The appellant argues that the prospectus failed to caution investors about foreseeable increases in the sinking fund requirement. The prospectus, however, made no implied representation that requirements of the sinking fund would
In its brief, the appellant asserts, for the first time, that Alabama Power must have had reasonably firm plans for the issuance of additional bonds which would have the effect, when implemented, of increasing the sinking fund requirement, thereby increasing the number of bonds which could be redeemed without premium at a relatively early date. The appellant, however, does not allege that the redemptions complained of could not have been made out of a sinking fund of the size represented in the prospectus, even in the absence of an increased fund. This aside, it is unnecessary to consider any undisclosed plans for new bond issues. This alleged fact, outside the prospectus, was not pleaded, nor could it be inferred from the allegations in the complaint, which otherwise attacked the prospectus as misleading on its face.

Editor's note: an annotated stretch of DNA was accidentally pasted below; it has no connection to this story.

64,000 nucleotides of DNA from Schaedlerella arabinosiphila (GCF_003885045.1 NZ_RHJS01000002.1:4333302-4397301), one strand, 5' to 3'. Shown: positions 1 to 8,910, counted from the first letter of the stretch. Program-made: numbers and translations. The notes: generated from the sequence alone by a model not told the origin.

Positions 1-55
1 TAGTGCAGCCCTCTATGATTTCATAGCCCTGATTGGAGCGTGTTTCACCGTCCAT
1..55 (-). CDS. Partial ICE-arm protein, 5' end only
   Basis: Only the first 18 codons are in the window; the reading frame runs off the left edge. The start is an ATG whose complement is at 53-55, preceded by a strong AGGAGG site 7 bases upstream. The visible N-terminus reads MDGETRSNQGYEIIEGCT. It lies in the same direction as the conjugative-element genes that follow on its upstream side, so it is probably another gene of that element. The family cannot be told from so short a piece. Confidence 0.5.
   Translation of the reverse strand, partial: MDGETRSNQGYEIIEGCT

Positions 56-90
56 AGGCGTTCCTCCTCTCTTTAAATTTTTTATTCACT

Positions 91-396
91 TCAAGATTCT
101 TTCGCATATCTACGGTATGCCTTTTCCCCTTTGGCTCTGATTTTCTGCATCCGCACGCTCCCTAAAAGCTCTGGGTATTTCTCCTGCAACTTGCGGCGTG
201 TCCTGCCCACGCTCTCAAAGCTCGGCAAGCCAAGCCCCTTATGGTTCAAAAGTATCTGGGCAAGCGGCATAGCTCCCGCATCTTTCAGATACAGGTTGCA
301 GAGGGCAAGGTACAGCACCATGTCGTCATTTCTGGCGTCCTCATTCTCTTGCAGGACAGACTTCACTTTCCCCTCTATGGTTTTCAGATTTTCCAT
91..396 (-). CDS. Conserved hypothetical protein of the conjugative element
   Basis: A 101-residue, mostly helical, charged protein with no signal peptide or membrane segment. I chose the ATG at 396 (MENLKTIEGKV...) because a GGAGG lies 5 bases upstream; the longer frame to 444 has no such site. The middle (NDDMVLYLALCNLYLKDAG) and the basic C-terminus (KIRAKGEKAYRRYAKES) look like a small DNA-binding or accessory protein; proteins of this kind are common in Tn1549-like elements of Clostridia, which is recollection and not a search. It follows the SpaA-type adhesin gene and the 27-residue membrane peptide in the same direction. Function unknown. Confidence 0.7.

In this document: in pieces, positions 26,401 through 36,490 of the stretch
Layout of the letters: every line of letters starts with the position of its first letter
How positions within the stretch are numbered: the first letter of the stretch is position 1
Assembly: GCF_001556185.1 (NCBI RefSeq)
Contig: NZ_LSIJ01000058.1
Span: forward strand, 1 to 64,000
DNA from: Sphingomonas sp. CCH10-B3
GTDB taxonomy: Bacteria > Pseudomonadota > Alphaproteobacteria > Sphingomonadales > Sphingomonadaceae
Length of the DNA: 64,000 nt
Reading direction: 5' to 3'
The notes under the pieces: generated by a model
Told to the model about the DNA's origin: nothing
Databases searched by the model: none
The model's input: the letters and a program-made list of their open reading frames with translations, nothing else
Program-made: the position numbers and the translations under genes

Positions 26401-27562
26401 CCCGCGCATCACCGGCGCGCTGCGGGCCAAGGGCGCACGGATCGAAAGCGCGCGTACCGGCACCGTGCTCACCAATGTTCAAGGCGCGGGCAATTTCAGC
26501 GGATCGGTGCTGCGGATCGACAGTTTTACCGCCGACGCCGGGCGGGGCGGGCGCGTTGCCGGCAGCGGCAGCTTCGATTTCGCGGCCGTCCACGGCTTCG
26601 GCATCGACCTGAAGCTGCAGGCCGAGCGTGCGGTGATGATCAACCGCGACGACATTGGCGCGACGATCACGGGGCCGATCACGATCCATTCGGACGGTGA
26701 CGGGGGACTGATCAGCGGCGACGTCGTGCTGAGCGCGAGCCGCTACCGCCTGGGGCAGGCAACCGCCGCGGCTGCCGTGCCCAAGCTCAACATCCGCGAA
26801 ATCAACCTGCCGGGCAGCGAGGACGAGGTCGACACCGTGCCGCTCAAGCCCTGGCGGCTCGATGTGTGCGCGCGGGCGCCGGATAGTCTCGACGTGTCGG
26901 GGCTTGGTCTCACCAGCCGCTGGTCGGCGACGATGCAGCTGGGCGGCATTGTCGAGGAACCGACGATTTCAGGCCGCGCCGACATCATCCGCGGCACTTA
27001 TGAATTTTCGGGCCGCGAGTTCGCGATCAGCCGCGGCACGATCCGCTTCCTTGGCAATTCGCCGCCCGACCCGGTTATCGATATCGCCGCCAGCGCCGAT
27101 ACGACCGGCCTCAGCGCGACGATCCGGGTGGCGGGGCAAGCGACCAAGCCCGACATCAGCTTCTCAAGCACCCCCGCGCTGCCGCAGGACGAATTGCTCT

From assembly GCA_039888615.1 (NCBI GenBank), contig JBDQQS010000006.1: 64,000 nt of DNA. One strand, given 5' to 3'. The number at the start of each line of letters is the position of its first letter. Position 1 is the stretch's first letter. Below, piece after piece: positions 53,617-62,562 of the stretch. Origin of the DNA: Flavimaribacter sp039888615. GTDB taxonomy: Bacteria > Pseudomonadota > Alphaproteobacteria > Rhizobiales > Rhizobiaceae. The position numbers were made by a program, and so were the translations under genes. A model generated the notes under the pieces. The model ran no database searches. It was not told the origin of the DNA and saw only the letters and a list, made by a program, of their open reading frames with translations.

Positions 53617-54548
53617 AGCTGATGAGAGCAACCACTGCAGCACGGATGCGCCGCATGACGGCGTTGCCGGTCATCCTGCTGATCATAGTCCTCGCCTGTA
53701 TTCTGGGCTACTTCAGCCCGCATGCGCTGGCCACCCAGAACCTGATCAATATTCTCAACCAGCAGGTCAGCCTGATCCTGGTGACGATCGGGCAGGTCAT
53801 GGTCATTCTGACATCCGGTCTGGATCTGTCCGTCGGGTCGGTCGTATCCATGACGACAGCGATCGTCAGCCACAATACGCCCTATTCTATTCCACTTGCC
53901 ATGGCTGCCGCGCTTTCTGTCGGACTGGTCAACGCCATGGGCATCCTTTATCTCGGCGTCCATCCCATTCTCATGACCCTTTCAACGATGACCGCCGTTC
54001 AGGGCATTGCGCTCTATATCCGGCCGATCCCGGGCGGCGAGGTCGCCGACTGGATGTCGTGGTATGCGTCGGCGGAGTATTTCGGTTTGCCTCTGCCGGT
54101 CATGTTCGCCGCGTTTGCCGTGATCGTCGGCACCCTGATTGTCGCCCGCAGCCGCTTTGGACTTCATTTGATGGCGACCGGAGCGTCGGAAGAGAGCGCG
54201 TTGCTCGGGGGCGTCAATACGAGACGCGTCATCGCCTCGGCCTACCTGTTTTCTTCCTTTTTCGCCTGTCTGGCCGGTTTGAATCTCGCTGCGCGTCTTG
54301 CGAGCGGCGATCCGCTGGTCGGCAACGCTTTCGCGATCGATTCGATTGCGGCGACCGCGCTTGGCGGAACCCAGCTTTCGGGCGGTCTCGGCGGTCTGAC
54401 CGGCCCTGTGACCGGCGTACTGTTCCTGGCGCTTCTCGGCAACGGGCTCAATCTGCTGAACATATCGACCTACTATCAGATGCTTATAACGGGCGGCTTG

Finally, Associated Builders contends that Alabama Power is chargeable with an actionable omission because it failed to inform potential investors that the indenture vested discretion in the trustee to determine the method of choosing which bonds to redeem within a given series. This so-called omission is not material and is worth only a bare mention. The prospectus explicitly advised that Alabama Power was authorized to make a complete redemption for sinking fund purposes. That, in the event of a partial redemption, the trustee could select by lot or other method the bonds to be redeemed is not, we hold, a fact of sufficient consequence to support a jury finding that a reasonable man "would attach importance to [it] in determining his course of action." Smallwood v. Pearl Brewing Company, 5 Cir. 1974, 489 F.2d 579, 604.
We agree with the district court that the prospectus was not misleading, as a matter of law. The appropriate disposition of this case, however, is not dismissal for want of subject matter jurisdiction but dismissal for failure to state a claim under the federal securities laws. Rule 12(b)(6), Fed.R.Civ.P. Accordingly, we vacate and remand the case to the district court for entry of an order dismissing the appellant's claim under that rule.
The complaint attacks the prospectus as misleading on its face. We leave to the district court the question whether Associated Builders should be permitted to amend its complaint.
Vacated and remanded with directions.